Why do most Czechs regard early 90s voucher privatisation as unfair?


The Czech president Vaclav Klaus has just signed a new law making it easier for majority owners of companies to acquire the shares of small shareholders. Ironically Mr Klaus himself is the reason why the Czech Republic has such a large number of small shareholders in the first place.

In the early 1990s, when still finance minister, it was Mr Klaus who introduced an unprecedented voucher privatization scheme. Thousands of companies were privatised after four decades of communism, by virtually giving away shares to citizens. At the time the scheme seemed to many like a dream come true, but today many Czechs feel cheated and say the process was grossly misused.

Jan Schiesser: "The idea was relatively simple - give people vouchers and basically through the vouchers buy shares. It was a decision to employ a very quick and relatively simple way to sell the state property."

Analyst Jan Schiesser explains the essence of the voucher privatisation system, which was launched in 1992. At the time it was a novel idea born out of the necessity to return to a market economy. But not many people made any real money, with sometimes dubious investment funds taking advantage of people's inexperience and making a killing. Polls suggest three quarters of Czechs now believe the system was unfair.

"The problem is I think what happened after the coupon privatisation, with a couple of investment funds being tunnelled, or assets being siphoned out of these investment funds, with minority shareholders being squeezed out in a very non-transparent way and very unfair way from companies."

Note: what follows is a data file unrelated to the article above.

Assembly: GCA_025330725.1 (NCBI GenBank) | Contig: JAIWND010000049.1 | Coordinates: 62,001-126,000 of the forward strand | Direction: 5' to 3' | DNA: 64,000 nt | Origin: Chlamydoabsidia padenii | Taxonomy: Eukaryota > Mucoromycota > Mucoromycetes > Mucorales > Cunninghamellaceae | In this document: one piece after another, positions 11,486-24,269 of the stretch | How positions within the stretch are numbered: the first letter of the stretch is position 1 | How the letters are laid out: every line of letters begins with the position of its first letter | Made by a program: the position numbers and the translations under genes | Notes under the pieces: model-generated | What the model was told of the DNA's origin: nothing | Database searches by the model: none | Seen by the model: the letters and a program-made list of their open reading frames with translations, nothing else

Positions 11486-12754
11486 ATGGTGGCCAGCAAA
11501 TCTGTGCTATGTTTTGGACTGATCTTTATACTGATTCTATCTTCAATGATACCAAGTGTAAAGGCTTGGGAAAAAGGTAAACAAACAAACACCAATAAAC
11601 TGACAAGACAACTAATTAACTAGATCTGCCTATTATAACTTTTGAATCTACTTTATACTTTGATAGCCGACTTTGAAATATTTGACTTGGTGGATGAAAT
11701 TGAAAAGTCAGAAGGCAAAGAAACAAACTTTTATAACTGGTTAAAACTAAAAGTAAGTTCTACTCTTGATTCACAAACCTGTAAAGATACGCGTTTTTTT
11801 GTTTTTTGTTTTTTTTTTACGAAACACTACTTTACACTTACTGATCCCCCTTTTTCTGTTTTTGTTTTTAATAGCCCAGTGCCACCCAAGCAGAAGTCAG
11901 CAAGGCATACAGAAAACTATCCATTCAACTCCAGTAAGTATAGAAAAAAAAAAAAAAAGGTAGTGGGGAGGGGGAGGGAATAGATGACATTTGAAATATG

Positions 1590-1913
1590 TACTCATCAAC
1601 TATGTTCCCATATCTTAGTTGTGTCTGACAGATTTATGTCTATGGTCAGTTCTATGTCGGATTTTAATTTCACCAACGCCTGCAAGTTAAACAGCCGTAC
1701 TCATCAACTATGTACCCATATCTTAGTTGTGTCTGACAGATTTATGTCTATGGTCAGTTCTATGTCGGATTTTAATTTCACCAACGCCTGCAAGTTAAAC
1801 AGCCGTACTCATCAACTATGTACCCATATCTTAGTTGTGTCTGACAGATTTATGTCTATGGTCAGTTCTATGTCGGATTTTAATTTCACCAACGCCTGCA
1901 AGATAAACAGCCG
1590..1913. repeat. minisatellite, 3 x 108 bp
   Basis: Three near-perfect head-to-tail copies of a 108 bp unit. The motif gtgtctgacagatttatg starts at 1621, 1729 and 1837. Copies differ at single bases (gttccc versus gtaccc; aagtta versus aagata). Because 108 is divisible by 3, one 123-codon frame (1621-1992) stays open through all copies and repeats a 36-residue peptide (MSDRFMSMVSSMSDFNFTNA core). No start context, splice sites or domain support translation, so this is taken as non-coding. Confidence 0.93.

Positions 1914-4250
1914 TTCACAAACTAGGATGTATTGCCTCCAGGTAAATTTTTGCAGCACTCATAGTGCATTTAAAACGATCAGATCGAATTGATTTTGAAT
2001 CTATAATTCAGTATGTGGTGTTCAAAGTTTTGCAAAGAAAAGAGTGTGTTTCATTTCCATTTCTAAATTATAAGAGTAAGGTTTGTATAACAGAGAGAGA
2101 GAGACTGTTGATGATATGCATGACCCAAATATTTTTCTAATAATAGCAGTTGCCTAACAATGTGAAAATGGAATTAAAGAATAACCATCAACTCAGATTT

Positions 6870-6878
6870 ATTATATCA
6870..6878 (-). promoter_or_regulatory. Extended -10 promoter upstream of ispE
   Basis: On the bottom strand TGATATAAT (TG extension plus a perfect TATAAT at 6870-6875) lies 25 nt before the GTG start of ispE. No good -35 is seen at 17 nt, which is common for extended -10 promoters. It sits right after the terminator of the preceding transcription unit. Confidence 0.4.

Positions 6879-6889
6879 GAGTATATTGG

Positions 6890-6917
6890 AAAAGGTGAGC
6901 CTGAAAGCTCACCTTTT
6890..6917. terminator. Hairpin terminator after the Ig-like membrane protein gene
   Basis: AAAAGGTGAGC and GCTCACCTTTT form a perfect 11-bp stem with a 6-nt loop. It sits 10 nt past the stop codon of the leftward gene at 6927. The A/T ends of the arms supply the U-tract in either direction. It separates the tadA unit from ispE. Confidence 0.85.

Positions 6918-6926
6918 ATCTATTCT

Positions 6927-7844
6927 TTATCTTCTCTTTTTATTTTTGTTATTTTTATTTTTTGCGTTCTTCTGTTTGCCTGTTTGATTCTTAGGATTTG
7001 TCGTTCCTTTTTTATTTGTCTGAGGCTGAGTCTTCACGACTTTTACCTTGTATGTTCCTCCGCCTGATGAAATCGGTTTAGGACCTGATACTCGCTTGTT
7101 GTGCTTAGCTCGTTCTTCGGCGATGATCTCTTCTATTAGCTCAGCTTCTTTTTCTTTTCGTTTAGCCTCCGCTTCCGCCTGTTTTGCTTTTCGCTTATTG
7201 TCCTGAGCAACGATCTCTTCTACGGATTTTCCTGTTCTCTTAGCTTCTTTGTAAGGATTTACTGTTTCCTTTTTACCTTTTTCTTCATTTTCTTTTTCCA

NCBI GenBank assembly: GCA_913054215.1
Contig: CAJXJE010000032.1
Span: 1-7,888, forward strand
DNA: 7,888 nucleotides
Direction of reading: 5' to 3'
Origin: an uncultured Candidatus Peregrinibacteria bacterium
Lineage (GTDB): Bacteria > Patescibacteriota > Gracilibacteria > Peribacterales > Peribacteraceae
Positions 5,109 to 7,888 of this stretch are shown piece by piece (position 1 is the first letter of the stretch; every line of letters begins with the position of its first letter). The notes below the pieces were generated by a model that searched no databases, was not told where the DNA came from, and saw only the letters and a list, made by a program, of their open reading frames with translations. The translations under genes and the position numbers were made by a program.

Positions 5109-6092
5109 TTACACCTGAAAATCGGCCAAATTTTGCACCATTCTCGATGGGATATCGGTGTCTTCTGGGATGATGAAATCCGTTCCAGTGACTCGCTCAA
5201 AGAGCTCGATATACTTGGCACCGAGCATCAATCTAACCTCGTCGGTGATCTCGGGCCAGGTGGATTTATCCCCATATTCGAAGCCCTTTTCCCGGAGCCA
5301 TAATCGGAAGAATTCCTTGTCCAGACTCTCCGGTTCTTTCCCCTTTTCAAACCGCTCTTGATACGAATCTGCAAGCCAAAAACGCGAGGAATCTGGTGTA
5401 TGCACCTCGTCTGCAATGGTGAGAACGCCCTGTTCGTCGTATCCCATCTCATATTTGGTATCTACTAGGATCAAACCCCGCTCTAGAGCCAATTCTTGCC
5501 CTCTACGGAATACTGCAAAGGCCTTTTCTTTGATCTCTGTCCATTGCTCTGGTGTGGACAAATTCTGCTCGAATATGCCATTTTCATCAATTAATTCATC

But perhaps it was not just small shareholders who learnt about capitalism the hard way. Jaroslava Moserova is a former presidential candidate.

"There were many mistakes made of course, all of us were inexperienced new members of parliament. We were not used to power; we didn't know what power we had. And many steps were taken too quickly, too many laws were introduced without proper rules of fair play. And of course when suddenly there is freedom it's the less honest who know how to use it or misuse it. That's what caused so many mistakes, such great losses for the country."

And "national character" may also have played a role in the perceived failures of voucher privatisation.

"We didn't foresee, and I don't think a member of parliament was born who could foresee the inventiveness of the dishonest Czech. Because the inventiveness of our people is admirable, is great."

And finally was the system really such a failure? Economist Jan Schiesser doesn't think so.

"From the human point of view I understand that some people might view it as a failure, because they didn't receive so much money from coupon privatisation. Or in bad cases they were basically stripped of their assets, especially in some of the investment funds. But I think ten years from now or maybe even five years from now the perception will change, people will put more emphasis on the speed, rather than the problems that arose after coupon privatisation."